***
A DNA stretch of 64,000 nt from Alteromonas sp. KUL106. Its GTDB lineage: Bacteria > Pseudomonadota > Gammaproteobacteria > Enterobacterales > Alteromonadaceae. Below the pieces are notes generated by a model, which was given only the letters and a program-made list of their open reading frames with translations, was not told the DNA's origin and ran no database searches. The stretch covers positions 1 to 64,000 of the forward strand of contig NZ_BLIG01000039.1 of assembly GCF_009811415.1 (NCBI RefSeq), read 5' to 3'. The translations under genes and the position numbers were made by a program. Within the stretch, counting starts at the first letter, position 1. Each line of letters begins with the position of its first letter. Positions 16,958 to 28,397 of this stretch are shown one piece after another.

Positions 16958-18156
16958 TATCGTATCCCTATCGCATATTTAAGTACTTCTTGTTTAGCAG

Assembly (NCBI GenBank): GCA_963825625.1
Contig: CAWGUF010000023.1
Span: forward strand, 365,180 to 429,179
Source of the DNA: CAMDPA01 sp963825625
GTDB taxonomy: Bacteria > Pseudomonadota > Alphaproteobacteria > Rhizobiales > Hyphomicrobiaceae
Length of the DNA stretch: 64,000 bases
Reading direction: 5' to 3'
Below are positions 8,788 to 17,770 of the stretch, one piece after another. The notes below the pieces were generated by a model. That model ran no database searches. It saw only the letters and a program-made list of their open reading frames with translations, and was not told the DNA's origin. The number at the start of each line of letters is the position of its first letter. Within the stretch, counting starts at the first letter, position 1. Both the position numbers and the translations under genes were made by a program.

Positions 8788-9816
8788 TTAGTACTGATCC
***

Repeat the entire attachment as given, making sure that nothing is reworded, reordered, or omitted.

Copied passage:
A DNA stretch of 64,000 nt from Alteromonas sp. KUL106. Its GTDB lineage: Bacteria > Pseudomonadota > Gammaproteobacteria > Enterobacterales > Alteromonadaceae. Below the pieces are notes generated by a model, which was given only the letters and a program-made list of their open reading frames with translations, was not told the DNA's origin and ran no database searches. The stretch covers positions 1 to 64,000 of the forward strand of contig NZ_BLIG01000039.1 of assembly GCF_009811415.1 (NCBI RefSeq), read 5' to 3'. The translations under genes and the position numbers were made by a program. Within the stretch, counting starts at the first letter, position 1. Each line of letters begins with the position of its first letter. Positions 16,958 to 28,397 of this stretch are shown one piece after another.

Positions 16958-18156
16958 TATCGTATCCCTATCGCATATTTAAGTACTTCTTGTTTAGCAG

Assembly (NCBI GenBank): GCA_963825625.1
Contig: CAWGUF010000023.1
Span: forward strand, 365,180 to 429,179
Source of the DNA: CAMDPA01 sp963825625
GTDB taxonomy: Bacteria > Pseudomonadota > Alphaproteobacteria > Rhizobiales > Hyphomicrobiaceae
Length of the DNA stretch: 64,000 bases
Reading direction: 5' to 3'
Below are positions 8,788 to 17,770 of the stretch, one piece after another. The notes below the pieces were generated by a model. That model ran no database searches. It saw only the letters and a program-made list of their open reading frames with translations, and was not told the DNA's origin. The number at the start of each line of letters is the position of its first letter. Within the stretch, counting starts at the first letter, position 1. Both the position numbers and the translations under genes were made by a program.

Positions 8788-9816
8788 TTAGTACTGATCC